Since HPV vaccines were introduced almost a decade ago, there has been a fear that vaccinating young girls against sexually transmitted infections will give them license to have sex and increase promiscuity. A new study suggests that the opposite may in fact be true—girls who have been vaccinated are less likely to engage in risky sexual behavior than those who have not.
The Healthy Families Act has been introduced in Congress every year since 2004, and every year it has failed to gain traction. But advocates for the bill think that this is their year, and they have some reason to be optimistic.
Despite some facile language about “choice” from anti-vaxxers and individual beliefs held among some of them, the reality is that the anti-vaccination movement has way more in common with those trying to restrict abortion access.
Rachel Maddow and the Huffington Post‘s Ryan Grim discuss how Republican politicians like New Jersey Gov. Chris Christie and Sen. Rand Paul (R-KY) have engaged anti-vaxxers in recent days with their comments downplaying the significance of vaccinations, as the United States faces a growing measles outbreak.
There are not two equal sides here. There are not a number of compelling arguments that should be carefully considered. There is not room for debate. There is, in fact, a right answer to whether people should vaccinate their children, and that answer is yes. Public officials should understand that.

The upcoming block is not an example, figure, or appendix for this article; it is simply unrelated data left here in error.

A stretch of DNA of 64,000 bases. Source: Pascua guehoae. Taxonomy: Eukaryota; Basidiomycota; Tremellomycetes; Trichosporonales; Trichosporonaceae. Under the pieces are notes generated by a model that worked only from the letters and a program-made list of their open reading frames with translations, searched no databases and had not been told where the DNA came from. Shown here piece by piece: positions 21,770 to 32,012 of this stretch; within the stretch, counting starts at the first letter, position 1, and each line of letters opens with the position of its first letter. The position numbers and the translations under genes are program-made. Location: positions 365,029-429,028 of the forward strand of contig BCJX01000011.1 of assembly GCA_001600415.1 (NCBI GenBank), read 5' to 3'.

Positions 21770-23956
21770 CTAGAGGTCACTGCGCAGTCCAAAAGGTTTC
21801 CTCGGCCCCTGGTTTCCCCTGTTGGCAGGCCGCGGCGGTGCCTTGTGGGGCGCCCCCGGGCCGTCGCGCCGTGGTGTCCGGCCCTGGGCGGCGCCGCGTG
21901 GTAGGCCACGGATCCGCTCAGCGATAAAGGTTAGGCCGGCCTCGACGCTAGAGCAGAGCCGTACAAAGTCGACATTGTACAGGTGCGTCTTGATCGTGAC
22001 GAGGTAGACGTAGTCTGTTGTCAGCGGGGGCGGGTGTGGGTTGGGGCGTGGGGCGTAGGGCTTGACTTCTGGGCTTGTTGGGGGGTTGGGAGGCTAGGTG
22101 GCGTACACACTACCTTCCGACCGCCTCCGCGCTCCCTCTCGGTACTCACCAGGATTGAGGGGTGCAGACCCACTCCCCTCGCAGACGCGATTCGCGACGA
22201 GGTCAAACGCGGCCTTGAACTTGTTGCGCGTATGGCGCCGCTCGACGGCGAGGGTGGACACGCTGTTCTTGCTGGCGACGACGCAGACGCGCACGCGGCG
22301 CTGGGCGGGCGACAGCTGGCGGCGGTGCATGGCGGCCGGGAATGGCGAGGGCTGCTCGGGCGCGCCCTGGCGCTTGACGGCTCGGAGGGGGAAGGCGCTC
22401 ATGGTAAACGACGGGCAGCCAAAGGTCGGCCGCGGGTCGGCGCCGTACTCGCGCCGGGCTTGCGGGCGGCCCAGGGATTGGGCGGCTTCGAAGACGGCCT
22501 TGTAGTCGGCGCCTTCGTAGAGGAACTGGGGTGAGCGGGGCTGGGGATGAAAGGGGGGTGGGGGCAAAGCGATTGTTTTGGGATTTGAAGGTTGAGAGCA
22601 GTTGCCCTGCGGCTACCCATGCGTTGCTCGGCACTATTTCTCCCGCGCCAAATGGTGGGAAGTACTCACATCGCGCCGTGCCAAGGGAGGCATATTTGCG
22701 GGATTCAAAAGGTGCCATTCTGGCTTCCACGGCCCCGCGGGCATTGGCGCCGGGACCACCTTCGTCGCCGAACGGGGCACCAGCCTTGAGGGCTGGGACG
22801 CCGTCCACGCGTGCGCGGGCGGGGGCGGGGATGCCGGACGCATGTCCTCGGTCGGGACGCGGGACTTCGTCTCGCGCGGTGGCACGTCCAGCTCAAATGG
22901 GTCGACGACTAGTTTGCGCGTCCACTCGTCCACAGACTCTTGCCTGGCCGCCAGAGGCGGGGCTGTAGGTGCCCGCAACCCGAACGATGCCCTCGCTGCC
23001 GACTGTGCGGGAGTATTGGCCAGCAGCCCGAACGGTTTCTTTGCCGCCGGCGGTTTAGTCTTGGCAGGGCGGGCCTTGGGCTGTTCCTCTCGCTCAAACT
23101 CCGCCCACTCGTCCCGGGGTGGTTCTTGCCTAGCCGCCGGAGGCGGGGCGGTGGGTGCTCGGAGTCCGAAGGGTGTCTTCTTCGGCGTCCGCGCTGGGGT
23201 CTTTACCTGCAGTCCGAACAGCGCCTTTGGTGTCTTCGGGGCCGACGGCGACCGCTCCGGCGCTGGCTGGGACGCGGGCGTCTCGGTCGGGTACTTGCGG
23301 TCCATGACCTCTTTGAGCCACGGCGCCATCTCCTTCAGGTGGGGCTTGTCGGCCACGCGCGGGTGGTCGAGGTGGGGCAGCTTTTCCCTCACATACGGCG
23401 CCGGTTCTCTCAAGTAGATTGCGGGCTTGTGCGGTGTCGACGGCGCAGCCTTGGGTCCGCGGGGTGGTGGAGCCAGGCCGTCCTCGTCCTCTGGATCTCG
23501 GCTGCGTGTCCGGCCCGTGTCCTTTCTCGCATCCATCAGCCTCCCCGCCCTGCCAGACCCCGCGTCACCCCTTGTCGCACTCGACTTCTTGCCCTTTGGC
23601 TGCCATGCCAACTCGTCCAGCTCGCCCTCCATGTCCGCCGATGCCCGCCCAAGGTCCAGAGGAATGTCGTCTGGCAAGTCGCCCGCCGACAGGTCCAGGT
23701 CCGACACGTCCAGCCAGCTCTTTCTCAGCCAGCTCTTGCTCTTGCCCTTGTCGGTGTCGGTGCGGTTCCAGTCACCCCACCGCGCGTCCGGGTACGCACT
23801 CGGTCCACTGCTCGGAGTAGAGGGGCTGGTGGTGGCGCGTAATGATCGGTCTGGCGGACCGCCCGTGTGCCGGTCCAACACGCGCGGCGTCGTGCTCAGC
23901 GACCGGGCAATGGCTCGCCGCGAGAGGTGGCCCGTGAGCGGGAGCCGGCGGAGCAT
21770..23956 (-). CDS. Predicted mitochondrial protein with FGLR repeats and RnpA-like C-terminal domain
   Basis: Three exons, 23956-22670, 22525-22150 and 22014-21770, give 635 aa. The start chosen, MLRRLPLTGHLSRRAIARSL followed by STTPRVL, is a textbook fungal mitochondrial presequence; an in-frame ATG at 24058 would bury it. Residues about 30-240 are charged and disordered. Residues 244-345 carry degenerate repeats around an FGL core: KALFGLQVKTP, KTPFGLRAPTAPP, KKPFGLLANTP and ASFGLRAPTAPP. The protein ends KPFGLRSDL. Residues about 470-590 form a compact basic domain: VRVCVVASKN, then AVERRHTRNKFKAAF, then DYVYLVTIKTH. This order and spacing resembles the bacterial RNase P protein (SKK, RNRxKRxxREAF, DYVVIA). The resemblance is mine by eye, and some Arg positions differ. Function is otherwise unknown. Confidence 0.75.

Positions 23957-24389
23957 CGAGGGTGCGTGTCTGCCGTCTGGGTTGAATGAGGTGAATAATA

As a longtime advocate for quality child care, I was heartened to hear President Obama’s forceful words on the matter during his State of the Union address. It occurred to me that it had been more than 40 years since a U.S. president had so visibly addressed the issue—and on that occasion, the message had been very different.
After an Instagram photo that showed Kaleb and Kordale getting ready in the morning with their children went viral, the couple faced both praise and criticism. Nikon gave the men an opportunity to showcase their lives and show how their family is as ordinary as any family.
By sharing my story, I hope I can make other families in similar situations feel represented.
Feminism has led to lower divorce rates over the decades, because independent women have better marriages. Yet conservatives keep insisting that the struggle for equality is driving families apart.
North Carolina’s alarming infant mortality rate is a direct result of uninsured women not having access to quality health care. So why aren’t more advocates of Medicaid expansion talking about it?